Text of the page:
Issue No. 22, Article 7/September 23, 2011
Fall Seeding Issues
With corn and soybean harvest getting underway in much of the southern part of the state, it shouldn't be too difficult to get wheat seeded close to the best time in that part of Illinois. The optimal time to plant wheat ranges from just past mid-September in the northern edge of Illinois to just before mid-October at the southern tip. In the major growing area of southwestern Illinois, wheat should be planted the second week of October. Planting a few days before or after that time is not of concern, but planting 10 days to two (or more) weeks early is not best practice.
Harvest has started very slowly in northern Illinois, however, so getting wheat planted on time there will be a challenge unless it can follow something other than corn for grain or soybean. Planting a week or two late usually doesn't produce a big penalty, but it can lower yields in years when cold weather comes early.
In fall 2010 the wheat crop was planted on time but got off to a slow start due to very dry soils at planting. This may occur again this year, as some areas continue to be very dry. While wheat seed does not need to take up a lot of water to germinate, it does need some. There may be enough water present in soils following harvest, but you need to be careful to get the seed placed so it can take up what water is there. No-till can help, but not if the soil is powder-dry at the depth of seed placement. It's a little risky, but if there is more soil moisture several inches deep than at the surface, some tillage might help bring up enough to allow the seed to germinate. No matter what, make sure the seed is placed uniformly deep and that the planting process produces good seed-soil contact. That can be more difficult in cornstalks than in soybean residue, but either can work as a preceding crop.
Wheat seeding rate trials in recent years have shown that rates should be between 30 and 40 seeds per square foot. The higher number may be appropriate for later planting or in cases, such as planting into very dry soils, where emergence might be late. The point is that late emergence usually lowers the number of tillers per plant, so more plants can help bring shoot numbers up.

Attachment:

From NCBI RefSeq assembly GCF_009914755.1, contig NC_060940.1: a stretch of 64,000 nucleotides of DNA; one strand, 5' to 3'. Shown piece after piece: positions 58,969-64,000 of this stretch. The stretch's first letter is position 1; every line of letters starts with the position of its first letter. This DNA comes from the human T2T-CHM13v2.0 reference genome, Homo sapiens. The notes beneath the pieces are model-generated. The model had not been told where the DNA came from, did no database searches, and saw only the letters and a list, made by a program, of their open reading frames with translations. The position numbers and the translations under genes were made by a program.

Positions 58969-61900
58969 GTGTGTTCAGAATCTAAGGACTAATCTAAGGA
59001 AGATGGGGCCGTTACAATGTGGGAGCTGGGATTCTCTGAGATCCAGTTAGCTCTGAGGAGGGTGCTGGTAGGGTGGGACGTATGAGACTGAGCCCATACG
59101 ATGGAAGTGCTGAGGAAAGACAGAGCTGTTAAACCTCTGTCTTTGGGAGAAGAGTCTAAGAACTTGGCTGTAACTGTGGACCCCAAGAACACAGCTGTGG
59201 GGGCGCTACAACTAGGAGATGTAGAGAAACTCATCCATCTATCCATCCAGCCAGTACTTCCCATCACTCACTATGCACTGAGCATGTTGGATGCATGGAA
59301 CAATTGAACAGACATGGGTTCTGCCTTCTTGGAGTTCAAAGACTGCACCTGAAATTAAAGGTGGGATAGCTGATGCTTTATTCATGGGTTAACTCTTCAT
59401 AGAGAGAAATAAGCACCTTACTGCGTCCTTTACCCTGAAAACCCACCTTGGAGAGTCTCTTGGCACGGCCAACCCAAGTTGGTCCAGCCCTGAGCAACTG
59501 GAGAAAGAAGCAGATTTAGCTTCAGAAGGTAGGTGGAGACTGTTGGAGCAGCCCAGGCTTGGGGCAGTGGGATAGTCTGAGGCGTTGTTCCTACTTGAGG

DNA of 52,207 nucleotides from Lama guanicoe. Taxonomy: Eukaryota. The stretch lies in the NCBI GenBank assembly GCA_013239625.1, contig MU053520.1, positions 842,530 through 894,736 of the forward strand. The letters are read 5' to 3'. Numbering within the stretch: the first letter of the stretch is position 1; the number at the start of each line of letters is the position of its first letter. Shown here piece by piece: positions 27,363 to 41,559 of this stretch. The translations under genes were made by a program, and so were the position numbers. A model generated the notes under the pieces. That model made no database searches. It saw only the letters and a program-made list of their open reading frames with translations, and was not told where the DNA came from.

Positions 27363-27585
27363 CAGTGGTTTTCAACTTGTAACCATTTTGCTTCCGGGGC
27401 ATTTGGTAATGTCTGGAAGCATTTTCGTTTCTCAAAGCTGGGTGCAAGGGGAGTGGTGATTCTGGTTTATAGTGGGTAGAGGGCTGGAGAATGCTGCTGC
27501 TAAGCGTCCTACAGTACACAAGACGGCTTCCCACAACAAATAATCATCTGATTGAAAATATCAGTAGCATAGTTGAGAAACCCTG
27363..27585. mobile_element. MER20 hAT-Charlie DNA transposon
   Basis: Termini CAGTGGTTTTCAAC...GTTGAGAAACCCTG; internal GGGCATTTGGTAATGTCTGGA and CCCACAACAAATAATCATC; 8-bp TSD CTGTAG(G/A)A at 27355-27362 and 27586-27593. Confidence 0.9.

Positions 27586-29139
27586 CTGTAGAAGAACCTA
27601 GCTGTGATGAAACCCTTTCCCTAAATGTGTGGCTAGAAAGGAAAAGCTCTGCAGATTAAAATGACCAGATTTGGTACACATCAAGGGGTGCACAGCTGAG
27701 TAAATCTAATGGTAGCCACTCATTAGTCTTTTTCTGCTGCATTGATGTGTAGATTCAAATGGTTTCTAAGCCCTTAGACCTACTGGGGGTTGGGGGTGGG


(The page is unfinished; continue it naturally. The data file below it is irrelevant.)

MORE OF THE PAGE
One question that has come up recently is about the possibility of planting wheat in 15-inch rows, using a split-row planter. It seems that some see this as a way to convince farmers who no longer have a drill to plant wheat, and some have promoted it as producing higher yields, or maybe equal yields with lower seeding rates. At Ohio State University they have even conducted wheat variety trails at both spacings; there, they grow much of their wheat farther north and sometimes plant soybeans as a relay crop between wheat rows during wheat growth.
I consider 15-inch wheat rows to be roughly equivalent to 40-inch corn rows. That means that we can often get good yields, but under the best conditions we will not maximize yields in the wider rows. I would exhaust every possibility for getting a wheat drill to use before I would consider modifying a set of vacuum plates to use to plant wheat.
There has been some recent publicity about an effort to establish pennycress (Thlaspi arvense) in the fall to be used to produce oil for biodiesel. Pennycress, a member of the mustard family, is essentially a winter annual weed at this point. Some breeding work is underway. Pennycress is probably best seeded in late August or early September, and as a winter annual it produces a plant that stays small into the winter, then bolts in the spring. We have had it in the field the past two years and have not been overwhelmed by the yields, which have usually been less than 1,000 lb per acre. There's not a well-established market for this crop, at least nearby.
Canola is another crop that is seeded in the fall in regions like Illinois where the winter is not too severe. The crop is used mostly for edible oil and has had a small resurgence of interest in recent years. It is also a member of the mustard family, but unlike pennycress it is well developed as a crop. Issues in past trials have included diseases and inadequate winterhardiness. You can expect to harvest canola at or a little after the time that winter wheat is harvested. It can also be difficult to find a market nearby for this crop.--Emerson Nafziger